The department plans to initially assign 860 Taser Axon body cameras — donated to the city through Police Commission fundraising efforts — to officers in the Central, Mission and Newton police divisions.

Mayor Eric Garcetti recently proposed buying another 7,000 cameras to outfit all of LAPD’s patrol officers.

The rules address questions of when the video cameras must be turned on, how long the recordings should last, how the devices are to be maintained and inspected, how the footage should be stored and if officers are allowed to immediately view the recordings.

Under the policy, officers involved in use-of-force incidents, such as police shootings, would not be allowed to view footage from the body camera unless the force investigator gives permission, but officers must view the video before being interviewed by investigators.

The policy also call for body cameras to be activated before an investigation or enforcement action begins, such as vehicle or pedestrian stops, car and foot chases, searches, arrests, use-of-force, witness and victim interviews, and crowd control.

If an officer is unable to activate the camera in time, or if the camera fails to record, the officer must note the reasons and circumstances in a daily log.

Under the rules, officers are be allowed to stop recording if the witnesses or victims being interviewed say they will not make a statement on camera, and as long as the encounter is not confrontational.

Officers can decide not to record if they feel it would interfere with an investigation — such as in a rape, incest or sexual assault cases — or due to a victim’s or witness’ age, emotional or physical state or other sensitive factors.

They can also deactivate the camera if they feel the life of an undercover officer or informant is in danger, and if they are in a healthcare area with patients or at a rape treatment center.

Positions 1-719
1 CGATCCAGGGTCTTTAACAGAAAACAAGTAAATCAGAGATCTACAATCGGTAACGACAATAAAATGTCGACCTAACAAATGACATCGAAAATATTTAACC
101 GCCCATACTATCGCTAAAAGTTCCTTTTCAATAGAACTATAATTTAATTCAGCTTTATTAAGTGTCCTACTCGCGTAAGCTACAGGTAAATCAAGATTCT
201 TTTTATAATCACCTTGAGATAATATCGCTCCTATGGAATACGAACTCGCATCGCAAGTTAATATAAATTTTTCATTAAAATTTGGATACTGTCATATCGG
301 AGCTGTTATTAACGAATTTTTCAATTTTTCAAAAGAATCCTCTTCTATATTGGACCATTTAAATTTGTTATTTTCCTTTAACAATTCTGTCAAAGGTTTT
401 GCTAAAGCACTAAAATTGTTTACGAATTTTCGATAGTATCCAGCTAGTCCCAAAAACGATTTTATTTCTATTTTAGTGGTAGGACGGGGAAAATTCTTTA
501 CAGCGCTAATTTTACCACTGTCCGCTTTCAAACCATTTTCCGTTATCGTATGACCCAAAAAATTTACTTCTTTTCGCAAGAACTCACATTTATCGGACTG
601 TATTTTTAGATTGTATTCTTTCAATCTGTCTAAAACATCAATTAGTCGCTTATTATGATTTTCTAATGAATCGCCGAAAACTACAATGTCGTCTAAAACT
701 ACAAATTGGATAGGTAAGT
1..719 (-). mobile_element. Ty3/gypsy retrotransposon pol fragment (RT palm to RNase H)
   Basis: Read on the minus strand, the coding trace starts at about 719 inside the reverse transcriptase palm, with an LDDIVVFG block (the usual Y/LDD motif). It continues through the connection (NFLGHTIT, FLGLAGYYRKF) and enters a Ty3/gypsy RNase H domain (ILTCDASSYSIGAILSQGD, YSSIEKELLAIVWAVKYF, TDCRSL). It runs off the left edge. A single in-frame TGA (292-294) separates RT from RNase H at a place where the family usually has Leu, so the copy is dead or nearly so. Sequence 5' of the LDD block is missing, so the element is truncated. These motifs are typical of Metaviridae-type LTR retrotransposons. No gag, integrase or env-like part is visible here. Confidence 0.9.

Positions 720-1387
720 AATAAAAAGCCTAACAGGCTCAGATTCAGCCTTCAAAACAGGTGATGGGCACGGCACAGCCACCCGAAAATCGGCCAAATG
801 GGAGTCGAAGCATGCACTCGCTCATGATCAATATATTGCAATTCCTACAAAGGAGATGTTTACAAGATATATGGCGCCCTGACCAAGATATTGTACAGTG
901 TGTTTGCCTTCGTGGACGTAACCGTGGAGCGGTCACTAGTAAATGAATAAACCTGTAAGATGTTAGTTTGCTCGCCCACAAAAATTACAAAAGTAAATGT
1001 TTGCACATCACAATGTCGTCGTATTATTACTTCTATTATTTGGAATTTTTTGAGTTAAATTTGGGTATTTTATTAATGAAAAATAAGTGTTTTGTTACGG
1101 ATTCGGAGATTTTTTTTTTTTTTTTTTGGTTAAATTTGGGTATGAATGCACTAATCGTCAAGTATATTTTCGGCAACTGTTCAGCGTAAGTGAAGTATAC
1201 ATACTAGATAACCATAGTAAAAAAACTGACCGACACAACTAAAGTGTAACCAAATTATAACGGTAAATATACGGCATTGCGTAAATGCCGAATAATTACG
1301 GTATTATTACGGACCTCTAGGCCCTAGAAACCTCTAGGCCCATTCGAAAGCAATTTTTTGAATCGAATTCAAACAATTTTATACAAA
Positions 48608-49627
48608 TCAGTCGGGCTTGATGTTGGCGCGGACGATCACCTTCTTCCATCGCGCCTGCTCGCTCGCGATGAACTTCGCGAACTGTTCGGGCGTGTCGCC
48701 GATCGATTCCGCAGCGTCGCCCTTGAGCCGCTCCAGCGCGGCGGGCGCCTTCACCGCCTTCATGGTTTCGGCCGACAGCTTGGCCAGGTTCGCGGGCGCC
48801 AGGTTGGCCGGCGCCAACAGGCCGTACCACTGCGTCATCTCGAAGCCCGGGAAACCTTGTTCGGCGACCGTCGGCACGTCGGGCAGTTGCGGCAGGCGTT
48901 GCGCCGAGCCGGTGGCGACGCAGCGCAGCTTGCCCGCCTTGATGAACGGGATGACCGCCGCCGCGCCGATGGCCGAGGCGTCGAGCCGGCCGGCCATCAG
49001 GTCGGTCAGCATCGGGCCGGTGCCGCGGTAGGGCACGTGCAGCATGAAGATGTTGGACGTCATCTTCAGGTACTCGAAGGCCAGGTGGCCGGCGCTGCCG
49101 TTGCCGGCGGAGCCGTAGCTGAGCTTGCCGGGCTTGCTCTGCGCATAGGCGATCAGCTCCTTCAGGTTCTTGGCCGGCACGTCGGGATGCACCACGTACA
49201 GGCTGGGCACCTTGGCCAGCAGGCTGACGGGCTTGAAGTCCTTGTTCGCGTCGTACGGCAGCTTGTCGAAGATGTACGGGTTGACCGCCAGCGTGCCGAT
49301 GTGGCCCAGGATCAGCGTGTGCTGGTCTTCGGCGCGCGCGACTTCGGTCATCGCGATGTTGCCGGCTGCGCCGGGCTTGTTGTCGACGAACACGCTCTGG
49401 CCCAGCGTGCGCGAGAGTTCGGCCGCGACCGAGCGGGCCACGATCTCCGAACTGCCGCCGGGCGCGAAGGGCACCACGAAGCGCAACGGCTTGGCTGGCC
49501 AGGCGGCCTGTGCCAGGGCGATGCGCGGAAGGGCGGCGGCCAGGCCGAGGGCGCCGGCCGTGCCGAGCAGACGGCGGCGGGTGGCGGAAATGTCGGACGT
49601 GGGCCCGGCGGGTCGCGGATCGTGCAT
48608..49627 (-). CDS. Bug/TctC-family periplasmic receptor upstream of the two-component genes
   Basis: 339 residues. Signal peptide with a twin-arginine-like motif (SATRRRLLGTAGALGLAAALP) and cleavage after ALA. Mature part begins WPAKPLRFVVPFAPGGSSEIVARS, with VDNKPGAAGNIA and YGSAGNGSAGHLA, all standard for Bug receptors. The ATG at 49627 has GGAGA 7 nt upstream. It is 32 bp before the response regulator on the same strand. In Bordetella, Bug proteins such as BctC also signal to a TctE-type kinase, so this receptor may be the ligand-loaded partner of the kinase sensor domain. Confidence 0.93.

In a prepared statement issued this morning, Craig Lally, president of the Los Angeles Police Protective League, the labor union representing police officers, said the LAPPL “worked closely” over the past several months to develop the draft policy.

Video recordings are “extremely beneficial for providing a reliable account of events and helping officers to get criminals off the streets,” the statement said, but are also “critical for our officers and the public to remember” that the cameras offer only a “limited perspective and are not to be relied upon as the sole piece of evidence.”

It should be used “in conjunction with all other available evidence, including witness statements, officer interviews, forensic analyses and documentary evidence when evaluating what has occurred and/or the appropriateness of the officer’s actions,” according to Lally.

Lally said the union supports the policy, which he feels “balances everyone’s rights and interests,” adding that the body cameras “will help promote mutual accountability, accuracy and assistance in the continued effort to strengthen the community’s trust as LAPD officers strive to protect and serve the residents of Los Angeles.”

—City News Service